Great info presented in the TED – thank you! Of course my INTJ kicked in 😉
Here is Duckworth’s academic link:
Is a link to test your “grit” score 😉
Doesn’t it surprise you that we don’t teach classes in critical thinking skill development? I’d bet half the country would sign up willingly. Funny enough, I’m guessing it’s the other half that we should be force marching into that classroom.
And congrats on your new blog award. I do enjoy your writing! 😉
Thank you. 🙂
Shelley, That is a grand Gift to your daughter. It seems too, that you have taken a page from your grandmother’s book.
This is quite the time in life, just getting the groove of parenting to a fine art and poof, they scatter off. From my experience, there is much more to come, so keep dancing!
Well, thus far, both kids would be the first to point out that I–under no circumstances–have developed a fine art of parenting. It’s more like a fine fart: attempting to be classy, but making a stink of it. 😉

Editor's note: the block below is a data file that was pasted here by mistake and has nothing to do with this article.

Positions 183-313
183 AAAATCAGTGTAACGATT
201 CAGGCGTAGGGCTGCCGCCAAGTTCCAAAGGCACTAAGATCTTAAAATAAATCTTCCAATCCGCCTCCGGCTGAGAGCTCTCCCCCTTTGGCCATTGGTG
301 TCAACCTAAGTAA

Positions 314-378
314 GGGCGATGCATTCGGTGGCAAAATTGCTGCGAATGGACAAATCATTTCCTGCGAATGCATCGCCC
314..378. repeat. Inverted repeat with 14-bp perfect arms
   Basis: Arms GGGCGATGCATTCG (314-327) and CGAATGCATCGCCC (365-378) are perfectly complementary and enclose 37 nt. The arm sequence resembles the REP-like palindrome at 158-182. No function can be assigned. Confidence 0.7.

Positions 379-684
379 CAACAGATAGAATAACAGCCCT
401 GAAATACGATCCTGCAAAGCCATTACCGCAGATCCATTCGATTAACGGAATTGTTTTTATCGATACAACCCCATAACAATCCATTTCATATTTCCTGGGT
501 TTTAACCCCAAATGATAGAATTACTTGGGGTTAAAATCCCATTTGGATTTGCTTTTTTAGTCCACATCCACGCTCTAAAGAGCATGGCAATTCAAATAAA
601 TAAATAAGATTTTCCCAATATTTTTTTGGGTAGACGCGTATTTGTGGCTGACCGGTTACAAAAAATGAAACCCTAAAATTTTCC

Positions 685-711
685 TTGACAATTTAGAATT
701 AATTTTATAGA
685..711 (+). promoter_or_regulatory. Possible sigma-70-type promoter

Regardless, I shall keep up the jig of fancy footwork and look forward to seeing how practice makes perfect.
Thanks for your lovely thoughts, Kathy!
Love your writing and your cartoons. I’ve nominated you for One Lovely Blog Award, because your blog is well… lovely. 🙂 You will find the nomination here:
If you want to participate, you should thank the nominator, reveal 7 unknown things about yourself, nominate 10 other bloggers you like, notify them and let them know the rules. Regards!
Love this! What a wonderful idea, to think of ourselves as diamonds with all our many facets. Thank you!
Wish it were from my brain. I suppose I’m only grateful that perhaps some of my grandmother’s genetics MIGHT have leached into my brain. Fingers crossed. I’m still trying. Many thanks for reading!